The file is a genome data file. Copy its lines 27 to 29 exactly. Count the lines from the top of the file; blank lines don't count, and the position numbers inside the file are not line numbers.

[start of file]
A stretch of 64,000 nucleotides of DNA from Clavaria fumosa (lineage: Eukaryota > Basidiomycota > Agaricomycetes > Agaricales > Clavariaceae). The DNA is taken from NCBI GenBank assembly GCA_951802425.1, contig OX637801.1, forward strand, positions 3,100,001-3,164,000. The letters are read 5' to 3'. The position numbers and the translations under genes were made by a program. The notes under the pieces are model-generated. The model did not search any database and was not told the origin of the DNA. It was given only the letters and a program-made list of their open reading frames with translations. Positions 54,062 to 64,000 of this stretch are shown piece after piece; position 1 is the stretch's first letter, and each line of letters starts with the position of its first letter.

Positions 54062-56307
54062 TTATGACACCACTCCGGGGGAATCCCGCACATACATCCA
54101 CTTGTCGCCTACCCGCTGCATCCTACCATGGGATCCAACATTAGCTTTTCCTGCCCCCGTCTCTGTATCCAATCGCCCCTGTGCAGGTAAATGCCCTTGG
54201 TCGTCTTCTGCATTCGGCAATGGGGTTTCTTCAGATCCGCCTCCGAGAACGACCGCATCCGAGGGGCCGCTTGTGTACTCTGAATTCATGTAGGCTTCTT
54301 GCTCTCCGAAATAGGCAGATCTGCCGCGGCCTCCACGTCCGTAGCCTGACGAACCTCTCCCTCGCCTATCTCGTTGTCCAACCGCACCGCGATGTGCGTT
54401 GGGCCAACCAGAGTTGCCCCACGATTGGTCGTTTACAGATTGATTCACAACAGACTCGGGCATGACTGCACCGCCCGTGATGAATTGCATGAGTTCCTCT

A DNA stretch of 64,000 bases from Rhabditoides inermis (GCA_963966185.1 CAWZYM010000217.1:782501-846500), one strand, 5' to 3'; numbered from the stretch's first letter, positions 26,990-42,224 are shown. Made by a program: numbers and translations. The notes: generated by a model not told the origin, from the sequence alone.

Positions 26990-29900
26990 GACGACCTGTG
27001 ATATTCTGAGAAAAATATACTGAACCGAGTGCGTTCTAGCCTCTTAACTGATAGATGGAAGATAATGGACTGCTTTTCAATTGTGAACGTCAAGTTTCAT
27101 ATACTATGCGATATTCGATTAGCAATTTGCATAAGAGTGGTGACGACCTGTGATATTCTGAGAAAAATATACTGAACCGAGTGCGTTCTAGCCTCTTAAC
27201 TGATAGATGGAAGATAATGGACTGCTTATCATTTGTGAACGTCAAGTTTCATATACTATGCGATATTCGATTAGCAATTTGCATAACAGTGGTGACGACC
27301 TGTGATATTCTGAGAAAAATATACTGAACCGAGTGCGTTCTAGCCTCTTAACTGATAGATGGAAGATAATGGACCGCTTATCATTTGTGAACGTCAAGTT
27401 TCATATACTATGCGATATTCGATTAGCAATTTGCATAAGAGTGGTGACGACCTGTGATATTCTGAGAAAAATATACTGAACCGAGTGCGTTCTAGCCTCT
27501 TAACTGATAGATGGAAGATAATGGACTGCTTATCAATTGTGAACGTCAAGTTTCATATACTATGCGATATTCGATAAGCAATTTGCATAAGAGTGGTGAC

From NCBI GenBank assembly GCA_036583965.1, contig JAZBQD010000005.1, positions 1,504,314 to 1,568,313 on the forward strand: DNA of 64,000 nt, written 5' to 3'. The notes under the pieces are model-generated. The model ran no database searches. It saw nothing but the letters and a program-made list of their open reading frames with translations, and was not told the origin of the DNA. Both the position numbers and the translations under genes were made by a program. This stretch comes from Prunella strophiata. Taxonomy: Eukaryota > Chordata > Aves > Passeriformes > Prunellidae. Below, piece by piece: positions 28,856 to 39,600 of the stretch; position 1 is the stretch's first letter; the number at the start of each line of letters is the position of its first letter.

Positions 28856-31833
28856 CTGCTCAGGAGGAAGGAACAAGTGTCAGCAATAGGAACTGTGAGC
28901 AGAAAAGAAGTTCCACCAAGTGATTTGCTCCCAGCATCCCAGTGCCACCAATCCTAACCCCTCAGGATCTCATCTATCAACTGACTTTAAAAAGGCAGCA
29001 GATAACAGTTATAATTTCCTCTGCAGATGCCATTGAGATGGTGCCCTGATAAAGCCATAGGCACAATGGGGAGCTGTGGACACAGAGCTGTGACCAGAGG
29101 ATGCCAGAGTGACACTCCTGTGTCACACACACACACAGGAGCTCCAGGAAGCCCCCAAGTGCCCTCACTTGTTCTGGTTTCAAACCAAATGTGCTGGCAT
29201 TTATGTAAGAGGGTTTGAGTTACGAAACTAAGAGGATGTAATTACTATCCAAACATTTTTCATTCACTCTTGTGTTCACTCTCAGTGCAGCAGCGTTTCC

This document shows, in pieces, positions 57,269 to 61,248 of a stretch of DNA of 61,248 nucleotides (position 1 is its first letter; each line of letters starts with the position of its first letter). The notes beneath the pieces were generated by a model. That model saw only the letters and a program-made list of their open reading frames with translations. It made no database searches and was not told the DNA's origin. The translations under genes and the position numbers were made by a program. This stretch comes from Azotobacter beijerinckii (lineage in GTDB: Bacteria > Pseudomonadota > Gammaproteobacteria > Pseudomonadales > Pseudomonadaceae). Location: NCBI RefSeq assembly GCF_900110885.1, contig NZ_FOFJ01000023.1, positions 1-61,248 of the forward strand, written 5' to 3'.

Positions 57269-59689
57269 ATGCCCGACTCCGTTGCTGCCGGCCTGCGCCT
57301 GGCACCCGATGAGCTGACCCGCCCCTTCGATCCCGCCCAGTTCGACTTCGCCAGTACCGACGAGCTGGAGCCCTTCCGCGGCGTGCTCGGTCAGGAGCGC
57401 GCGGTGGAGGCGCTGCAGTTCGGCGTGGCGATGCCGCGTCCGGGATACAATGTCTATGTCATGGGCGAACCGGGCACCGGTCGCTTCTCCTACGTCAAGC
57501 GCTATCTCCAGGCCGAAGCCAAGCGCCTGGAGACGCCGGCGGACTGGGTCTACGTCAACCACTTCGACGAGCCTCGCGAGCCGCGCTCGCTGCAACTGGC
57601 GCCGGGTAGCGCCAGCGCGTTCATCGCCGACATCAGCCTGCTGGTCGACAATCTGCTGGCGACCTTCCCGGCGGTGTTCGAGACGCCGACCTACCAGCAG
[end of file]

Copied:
57301 GGCACCCGATGAGCTGACCCGCCCCTTCGATCCCGCCCAGTTCGACTTCGCCAGTACCGACGAGCTGGAGCCCTTCCGCGGCGTGCTCGGTCAGGAGCGC
57401 GCGGTGGAGGCGCTGCAGTTCGGCGTGGCGATGCCGCGTCCGGGATACAATGTCTATGTCATGGGCGAACCGGGCACCGGTCGCTTCTCCTACGTCAAGC
57501 GCTATCTCCAGGCCGAAGCCAAGCGCCTGGAGACGCCGGCGGACTGGGTCTACGTCAACCACTTCGACGAGCCTCGCGAGCCGCGCTCGCTGCAACTGGC